Avogadro’s Law

Avogadro’s Law – Definition and Implication

In Chemistry, every matter, whether it’s in solid, liquid or gaseous state is affected by a certain law. There are various laws concerning gravity, motion, etc. And those laws are mostly being credited to the one who had made some research, therefore coining the term ‘discovery’. And Avogadro’s Law is no exemption.

Avogadro’s Law
Avogadro’s Law


This law, also known as Avogadro’s Theory or Hypothesis (meaning an educated guess), was described by an Italian Physicist Amedeo Avogadro in 1811. This law, according to him, is the relation which states that at the same pressure and temperature, equal volumes of gases contain the same number of molecules. In order to make things clear, even though gas molecules are known to be in a dispersed state, when put in a container and has undergone a standard temperature and pressure, their number can be somehow calculated.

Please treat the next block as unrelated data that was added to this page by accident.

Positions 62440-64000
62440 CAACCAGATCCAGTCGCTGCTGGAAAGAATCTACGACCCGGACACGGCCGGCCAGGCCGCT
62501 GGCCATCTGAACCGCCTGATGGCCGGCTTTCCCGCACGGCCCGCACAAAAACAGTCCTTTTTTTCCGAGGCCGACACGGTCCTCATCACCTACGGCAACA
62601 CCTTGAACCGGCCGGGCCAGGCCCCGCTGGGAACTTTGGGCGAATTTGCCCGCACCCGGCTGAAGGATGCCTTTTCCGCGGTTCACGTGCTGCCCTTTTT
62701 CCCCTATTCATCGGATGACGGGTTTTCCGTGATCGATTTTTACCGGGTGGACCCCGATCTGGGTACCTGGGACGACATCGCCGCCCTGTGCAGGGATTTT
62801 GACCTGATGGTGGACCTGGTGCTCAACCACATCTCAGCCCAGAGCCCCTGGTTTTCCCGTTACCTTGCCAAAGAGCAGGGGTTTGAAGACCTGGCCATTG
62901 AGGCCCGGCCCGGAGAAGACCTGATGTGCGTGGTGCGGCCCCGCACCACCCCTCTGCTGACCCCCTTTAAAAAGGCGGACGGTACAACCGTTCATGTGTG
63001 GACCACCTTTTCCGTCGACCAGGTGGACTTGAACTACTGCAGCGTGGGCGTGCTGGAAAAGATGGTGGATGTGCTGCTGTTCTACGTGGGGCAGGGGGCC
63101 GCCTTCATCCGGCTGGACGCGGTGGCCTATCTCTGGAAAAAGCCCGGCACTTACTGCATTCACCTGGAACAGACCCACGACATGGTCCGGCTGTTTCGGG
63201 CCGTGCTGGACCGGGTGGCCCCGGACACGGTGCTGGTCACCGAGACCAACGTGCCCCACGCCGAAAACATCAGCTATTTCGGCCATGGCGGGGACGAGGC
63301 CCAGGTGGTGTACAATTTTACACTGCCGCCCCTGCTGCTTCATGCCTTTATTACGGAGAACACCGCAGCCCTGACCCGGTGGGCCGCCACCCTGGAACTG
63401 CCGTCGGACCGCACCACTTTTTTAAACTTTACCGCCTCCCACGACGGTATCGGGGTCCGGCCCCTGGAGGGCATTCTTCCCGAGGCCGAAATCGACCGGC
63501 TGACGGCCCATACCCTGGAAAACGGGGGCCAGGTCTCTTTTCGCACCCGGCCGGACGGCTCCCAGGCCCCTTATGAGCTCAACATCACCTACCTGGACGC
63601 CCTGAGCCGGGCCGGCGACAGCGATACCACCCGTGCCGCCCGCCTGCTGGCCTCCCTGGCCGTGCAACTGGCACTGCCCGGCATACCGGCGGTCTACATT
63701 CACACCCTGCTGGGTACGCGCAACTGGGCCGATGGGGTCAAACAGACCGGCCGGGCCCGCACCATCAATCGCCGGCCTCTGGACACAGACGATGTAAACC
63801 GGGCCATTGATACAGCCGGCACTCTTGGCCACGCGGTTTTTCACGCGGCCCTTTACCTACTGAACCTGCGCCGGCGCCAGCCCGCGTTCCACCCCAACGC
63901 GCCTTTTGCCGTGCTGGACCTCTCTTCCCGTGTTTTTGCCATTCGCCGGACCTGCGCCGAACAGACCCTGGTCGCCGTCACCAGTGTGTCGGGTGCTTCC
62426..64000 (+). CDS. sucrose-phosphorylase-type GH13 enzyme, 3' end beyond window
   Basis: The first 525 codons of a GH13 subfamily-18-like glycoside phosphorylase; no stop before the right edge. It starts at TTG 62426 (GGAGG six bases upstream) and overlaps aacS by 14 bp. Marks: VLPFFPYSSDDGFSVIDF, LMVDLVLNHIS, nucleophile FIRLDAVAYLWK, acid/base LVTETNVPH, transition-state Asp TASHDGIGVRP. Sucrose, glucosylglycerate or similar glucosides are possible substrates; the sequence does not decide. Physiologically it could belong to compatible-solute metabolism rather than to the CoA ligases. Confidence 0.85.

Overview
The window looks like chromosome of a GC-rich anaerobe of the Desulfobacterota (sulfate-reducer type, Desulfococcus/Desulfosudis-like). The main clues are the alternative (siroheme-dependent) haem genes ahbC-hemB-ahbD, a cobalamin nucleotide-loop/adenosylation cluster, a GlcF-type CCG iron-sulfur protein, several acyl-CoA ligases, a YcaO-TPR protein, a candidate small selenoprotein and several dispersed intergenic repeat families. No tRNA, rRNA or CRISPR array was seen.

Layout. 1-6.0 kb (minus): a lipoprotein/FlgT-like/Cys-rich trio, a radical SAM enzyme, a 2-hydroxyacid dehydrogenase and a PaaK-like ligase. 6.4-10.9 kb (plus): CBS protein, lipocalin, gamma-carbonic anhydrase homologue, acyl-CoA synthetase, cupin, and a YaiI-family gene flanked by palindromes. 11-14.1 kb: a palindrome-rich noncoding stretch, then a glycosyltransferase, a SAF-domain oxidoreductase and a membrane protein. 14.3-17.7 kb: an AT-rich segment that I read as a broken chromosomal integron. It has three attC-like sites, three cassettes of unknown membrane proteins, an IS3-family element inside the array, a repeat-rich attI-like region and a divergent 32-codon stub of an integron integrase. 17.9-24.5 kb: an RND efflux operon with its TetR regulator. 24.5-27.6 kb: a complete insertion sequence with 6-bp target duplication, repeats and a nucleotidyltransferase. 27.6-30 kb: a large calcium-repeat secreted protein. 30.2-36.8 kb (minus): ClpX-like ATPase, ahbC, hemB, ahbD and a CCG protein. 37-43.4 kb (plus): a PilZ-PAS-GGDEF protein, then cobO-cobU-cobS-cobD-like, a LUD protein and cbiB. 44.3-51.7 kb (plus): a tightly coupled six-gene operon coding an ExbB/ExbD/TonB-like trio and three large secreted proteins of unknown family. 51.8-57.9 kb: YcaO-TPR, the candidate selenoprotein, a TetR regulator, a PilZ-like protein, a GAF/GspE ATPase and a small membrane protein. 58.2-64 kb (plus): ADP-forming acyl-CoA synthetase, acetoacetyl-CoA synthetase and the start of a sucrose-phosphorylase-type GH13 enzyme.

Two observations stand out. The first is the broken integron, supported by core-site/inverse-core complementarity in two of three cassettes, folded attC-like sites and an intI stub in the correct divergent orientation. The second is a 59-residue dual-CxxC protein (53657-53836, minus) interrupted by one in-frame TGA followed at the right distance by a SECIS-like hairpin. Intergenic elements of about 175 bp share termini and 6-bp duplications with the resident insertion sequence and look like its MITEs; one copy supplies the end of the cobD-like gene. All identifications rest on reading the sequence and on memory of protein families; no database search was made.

In terms of mathematical equation, this law is expressed as k=V/n, where k is a proportionality constant, V is the gas volume itself while the n is the number of moles (or mol) of that gas. Moles, is the standard measure when it comes to measuring great quantities of very small particles such as atoms and molecules.


According to Avogadro, the ideal gas constant’s value is always the same for all ideal gases so it can also be expressed like this:


Constant = P1V1/T1n1 = P2V2/T2n2, V1/n1 = V2/n2 or V1n2 = V2n1, whereas in this equation, P stands for gas pressure and T stands for temperature.


Therefore, if we’re going to apply this law, it will suggest that the molar volume of all ideal gases at 0°C is 22.4 liters. Also take note that when the amount of gas increases, the volume also increases since they are both proportionality constant.